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Most Pinoys want govt to regain control of WPS

July 12, 2019

ABOUT 93 percent of Filipinos want the Philippines to regain control of the West Philippine Sea (WPS or South China Sea), including the islands being occupied by China, according to the latest survey conducted by the Social Weather Stations (SWS).

In this photo provided by the Philippine Coast Guard, a Chinese Coast Guard ship is seen while American and Philippine coast guards conduct joint search and rescue and capability-building exercises off South China Sea on Tuesday, May 14, 2019 west of the Philippines. Captain John Driscoll, commanding officer of the U.S. Coast Guard National Security Cutter Bertholf (WMSL 750), told reporters Wednesday, May 15, 2019, two Chinese Coast Guard ships were spotted off the South China Sea while they were conducting the joint exercise with Philippine Coast Guard. (Philippine Coast Guard Via AP)

Of the 93 percent, 74 percent said it was “very important,” while the remaining 19 percent believed it was “somewhat important” that the Philippines assert its territorial rights over the contested waters.

Only 1 percent said it was “somewhat not important” and the other 1 percent thought it was “not at all important.” Four percent, meanwhile, were undecided.

The latest figure of 93 percent was 4 points higher than the 89 percent recorded in December 2018, according to SWS.

During the same survey period, the pollster found that the call for government actions regarding the WPS had grown substantially.

The survey asked whether specific activities were considered “right” or “not right” for the Philippine government to do to resolve the issue.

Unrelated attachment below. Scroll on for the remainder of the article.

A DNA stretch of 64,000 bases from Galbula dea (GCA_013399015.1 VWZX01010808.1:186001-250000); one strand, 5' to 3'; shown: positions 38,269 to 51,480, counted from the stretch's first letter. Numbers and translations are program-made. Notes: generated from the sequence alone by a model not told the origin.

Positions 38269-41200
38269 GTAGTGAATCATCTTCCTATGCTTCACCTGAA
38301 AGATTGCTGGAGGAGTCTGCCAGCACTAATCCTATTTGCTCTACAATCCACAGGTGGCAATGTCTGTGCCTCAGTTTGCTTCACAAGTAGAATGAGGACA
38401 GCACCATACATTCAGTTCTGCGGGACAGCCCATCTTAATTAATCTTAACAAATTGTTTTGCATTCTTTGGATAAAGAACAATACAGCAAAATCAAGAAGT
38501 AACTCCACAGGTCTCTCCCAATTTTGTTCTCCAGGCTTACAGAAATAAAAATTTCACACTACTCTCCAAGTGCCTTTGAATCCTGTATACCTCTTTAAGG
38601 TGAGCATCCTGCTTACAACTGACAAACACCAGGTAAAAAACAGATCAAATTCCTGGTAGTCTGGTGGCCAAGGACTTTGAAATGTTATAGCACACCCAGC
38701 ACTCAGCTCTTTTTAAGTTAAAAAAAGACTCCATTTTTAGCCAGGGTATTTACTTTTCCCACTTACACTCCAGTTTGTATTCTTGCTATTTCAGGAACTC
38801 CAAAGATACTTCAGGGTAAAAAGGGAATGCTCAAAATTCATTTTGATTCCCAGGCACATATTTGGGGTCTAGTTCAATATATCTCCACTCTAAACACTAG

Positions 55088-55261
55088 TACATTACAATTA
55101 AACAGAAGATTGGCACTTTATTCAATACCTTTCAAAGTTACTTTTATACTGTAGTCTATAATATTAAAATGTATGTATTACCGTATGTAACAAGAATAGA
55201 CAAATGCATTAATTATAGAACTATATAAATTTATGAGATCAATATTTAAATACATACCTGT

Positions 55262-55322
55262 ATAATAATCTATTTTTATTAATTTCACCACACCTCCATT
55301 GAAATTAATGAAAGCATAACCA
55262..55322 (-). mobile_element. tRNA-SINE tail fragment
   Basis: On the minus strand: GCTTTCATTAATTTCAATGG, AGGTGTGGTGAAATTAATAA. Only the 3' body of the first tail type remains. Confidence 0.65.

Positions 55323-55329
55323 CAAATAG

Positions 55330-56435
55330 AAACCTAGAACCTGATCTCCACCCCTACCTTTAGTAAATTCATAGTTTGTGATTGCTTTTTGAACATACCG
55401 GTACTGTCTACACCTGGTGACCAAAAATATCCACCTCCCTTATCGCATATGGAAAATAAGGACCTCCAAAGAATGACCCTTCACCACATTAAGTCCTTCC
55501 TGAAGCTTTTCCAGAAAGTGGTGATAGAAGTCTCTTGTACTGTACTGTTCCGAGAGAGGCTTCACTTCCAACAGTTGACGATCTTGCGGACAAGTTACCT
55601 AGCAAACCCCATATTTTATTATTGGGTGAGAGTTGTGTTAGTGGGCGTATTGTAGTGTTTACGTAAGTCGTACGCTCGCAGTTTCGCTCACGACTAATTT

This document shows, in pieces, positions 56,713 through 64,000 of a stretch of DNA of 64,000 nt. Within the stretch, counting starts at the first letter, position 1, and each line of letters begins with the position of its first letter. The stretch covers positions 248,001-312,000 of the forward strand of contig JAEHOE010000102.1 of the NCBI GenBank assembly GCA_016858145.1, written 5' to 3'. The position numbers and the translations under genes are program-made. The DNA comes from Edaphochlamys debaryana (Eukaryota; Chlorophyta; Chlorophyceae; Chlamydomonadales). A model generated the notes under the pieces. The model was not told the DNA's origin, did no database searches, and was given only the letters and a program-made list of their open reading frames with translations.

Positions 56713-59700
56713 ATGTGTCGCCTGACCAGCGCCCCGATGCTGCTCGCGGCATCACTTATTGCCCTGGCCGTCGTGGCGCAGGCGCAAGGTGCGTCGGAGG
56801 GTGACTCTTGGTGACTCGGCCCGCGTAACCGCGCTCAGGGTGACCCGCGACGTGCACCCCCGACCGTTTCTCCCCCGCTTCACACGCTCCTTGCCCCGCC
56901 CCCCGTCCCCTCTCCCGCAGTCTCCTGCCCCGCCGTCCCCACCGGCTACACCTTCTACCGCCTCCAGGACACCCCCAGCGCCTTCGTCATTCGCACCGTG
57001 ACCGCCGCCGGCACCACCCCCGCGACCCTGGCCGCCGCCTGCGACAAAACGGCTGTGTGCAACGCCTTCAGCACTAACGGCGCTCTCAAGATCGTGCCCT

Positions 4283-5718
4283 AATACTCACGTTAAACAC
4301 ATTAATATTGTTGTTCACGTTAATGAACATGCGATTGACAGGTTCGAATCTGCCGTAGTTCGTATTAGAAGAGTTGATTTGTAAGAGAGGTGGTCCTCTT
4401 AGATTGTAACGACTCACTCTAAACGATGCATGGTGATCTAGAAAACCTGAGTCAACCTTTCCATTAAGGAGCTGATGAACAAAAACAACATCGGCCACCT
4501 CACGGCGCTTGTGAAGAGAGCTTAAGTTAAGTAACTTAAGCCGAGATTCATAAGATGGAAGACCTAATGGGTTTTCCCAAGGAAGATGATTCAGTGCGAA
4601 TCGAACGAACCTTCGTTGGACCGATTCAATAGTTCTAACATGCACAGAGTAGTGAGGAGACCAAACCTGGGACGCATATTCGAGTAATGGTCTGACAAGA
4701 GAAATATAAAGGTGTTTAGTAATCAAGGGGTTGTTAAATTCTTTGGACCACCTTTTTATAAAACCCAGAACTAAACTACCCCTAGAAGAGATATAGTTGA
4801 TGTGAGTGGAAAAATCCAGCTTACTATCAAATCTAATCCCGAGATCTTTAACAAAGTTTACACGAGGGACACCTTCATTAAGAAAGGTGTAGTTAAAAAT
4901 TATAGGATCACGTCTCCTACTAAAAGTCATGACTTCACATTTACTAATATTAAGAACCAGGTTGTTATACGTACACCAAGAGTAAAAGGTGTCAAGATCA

Four specific activities, presented in random order, were tested.

To this, 89 percent said it was “not right” for the government “to leave China alone with its infrastructures and military presence in the claimed territories.”

It is up from 88 percent in December 2018, 84 percent in September 2018 and 81 percent in June 2018.

At the same time, 92 percent said it was right to strengthen the military capability of the Philippines, especially the Navy.

It is down slightly from 93 percent in December, but up from 86 percent in September 2018 and 80 percent in June 2018.

Meanwhile, 83 percent said it was right for the government to bring the issue to international organizations, like the United Nations or the Association of Southeast Asian Nations, for a diplomatic and peaceful negotiation with China about the disputed territories.

This is up from 77 percent in December, 71 percent in September 2018 and 74 percent in June 2018.

Finally, 84 percent said it was “right” for the government to “form alliances with other countries that are ready to help us in defending our security in the West Philippine Sea.”

The survey, conducted from June 22 to 26, used face-to-face interviews of 1,200 adults (18 years old and above) nationwide and has a sampling error margin of ±3 percent for national percentages.

Prior to the conduct of the survey, a Chinese vessel rammed a Filipino fishing vessel near Reed (Recto) Bank in the WPS.

The 22 Filipino fishers were abandoned at sea before they were rescued by a Vietnamese fishing vessel.

President Rodrigo Duterte had downplayed the incident as just a “little maritime accident,” saying the Filipino boat was not sunk, but merely “sideswiped.”

Duterte had downplayed Manila’s maritime dispute with Beijing in exchange for improved ties with the world’s second largest economy.

The President defended his approach, saying Manila cannot stand up to China’s military might.

Credit belongs to : www.manilatimes.net


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